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Aug 06, 2010

An Angle That Gets an

By: Ray Taulbot

THE A ANGLE DEALS WITH A HORSE'S last two races; it is composed of a good next-to-last

 race in which the horse finished in-the-money, followed by an easy conditioning race last start.

The following running lines of the last two races outline thebasic theory of the "A angle":

Last start: 65 76 76-1/2 89

Next to last: 41-1/2 31 31 21/2

Here, the horse turned in a very sharp performance in its next-to-last race. Following

this sharp effort the trainer decided for any one of a number of reasons that his horse

needed a conditioning race before trying again for a purse.

It should be clear that relationship between the next-to-last and last race exists only when

 the next-to-last race was run at a comparatively recent date. The more recently the

next-to-last race was run the better.

However, the date of the next-to-last race is not the most important factor. The angle has

 real value only when the speed rating for the last race, as compared to the speed rating

to the next to last race, reveals that the horse has not gone completely off form since turning

 in the good next to last effort.

For instance, suppose the horse earned a speed rating of 88 for its next to last race, over

 a fast track. Further, suppose that going the same distance over a fast track next start the horse earned a speed rating of only 70. The drop of 18 points in the speed rating indicates that

the horse may have lost its previous sharp condition, and the angle is of little or no worth.

The "A angle" has winning power only when the speed rating for the last race is no more

 than 10 points below the speed rating earned for the next-to-last race. In other words, if

 in the above example the horse earned a speed rating last start of 78 or more the angle

 would be acceptable. In some instances the speed rating for the last easy, conditioning

 race is higher than the speed rating for the next to last race. The improvement in speed

 rating last start makes this angle very powerful, regardless of the date of the last race.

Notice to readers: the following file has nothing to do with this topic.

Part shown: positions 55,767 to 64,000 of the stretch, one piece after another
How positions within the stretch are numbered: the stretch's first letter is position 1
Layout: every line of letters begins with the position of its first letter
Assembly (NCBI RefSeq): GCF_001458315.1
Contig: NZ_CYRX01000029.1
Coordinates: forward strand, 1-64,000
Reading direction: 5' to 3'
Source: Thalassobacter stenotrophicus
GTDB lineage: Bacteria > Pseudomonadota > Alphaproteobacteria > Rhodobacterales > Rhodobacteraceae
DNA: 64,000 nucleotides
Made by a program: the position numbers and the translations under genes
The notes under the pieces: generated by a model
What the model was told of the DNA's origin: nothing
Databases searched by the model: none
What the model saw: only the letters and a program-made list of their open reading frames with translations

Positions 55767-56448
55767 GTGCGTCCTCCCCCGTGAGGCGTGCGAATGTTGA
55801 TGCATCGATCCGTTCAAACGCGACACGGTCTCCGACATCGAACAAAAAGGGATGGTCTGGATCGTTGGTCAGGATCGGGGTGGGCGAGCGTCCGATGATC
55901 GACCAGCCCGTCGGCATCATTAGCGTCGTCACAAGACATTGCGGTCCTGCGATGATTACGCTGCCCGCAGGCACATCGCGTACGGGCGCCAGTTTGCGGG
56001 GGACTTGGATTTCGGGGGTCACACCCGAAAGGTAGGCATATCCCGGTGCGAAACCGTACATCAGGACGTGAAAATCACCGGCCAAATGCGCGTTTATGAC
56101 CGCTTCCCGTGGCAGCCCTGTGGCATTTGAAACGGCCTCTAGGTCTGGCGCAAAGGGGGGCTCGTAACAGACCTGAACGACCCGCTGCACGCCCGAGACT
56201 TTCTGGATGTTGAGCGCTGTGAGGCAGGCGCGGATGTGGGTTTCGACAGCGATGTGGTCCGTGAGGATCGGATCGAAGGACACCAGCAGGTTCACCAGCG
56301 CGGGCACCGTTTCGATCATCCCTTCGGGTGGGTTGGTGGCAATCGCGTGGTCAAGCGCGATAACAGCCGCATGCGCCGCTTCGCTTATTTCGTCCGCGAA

The "A angle" becomes a power angle when the horse is entered today for a claiming

price or in a class no higher than the class of its last race. And when the horse is entered

for a price or in a class lower than its entered price or class in its next-to-last race, the

angle takes on even greater strength. Consider the examples outlined below:

Speed Figure

Entered today $4,000

Entered last start $5,000 79

Entered next to last $4,000 85

The drop in claiming price today makes the "A angle" a power angle of normal strength.

 In the following example, the angle becomes a very powerful angle because the horse is

 entered today for a price below its entered pricein its good next to last race:

Speed Figure

Entered today $4,000

Entered last start $5,000 79

Entered next to last $4,500 85

This angle is frequently found in combination with other angles, and when this occurs

the angle takes on additional power. For example, the "A angle" may be present in

conjunction with the switch in distance angle. This occurs when the last race was run over

 a distance different than that over which the next-to-last race was run, and when the

horse is entered today go the same distance it ran in its next to last race, the following example:

Today six furlongs

Last race 1-1/16 miles

Next to last race six furlongs

Since the horse is entered in a six furlong race today, we have the "switch in distance" angle combined with the "A angle." The point to remember is that the presence of these other

 angles in combination with the "A angle" constitutes great winning power. These additional

 angles mean more winning power.

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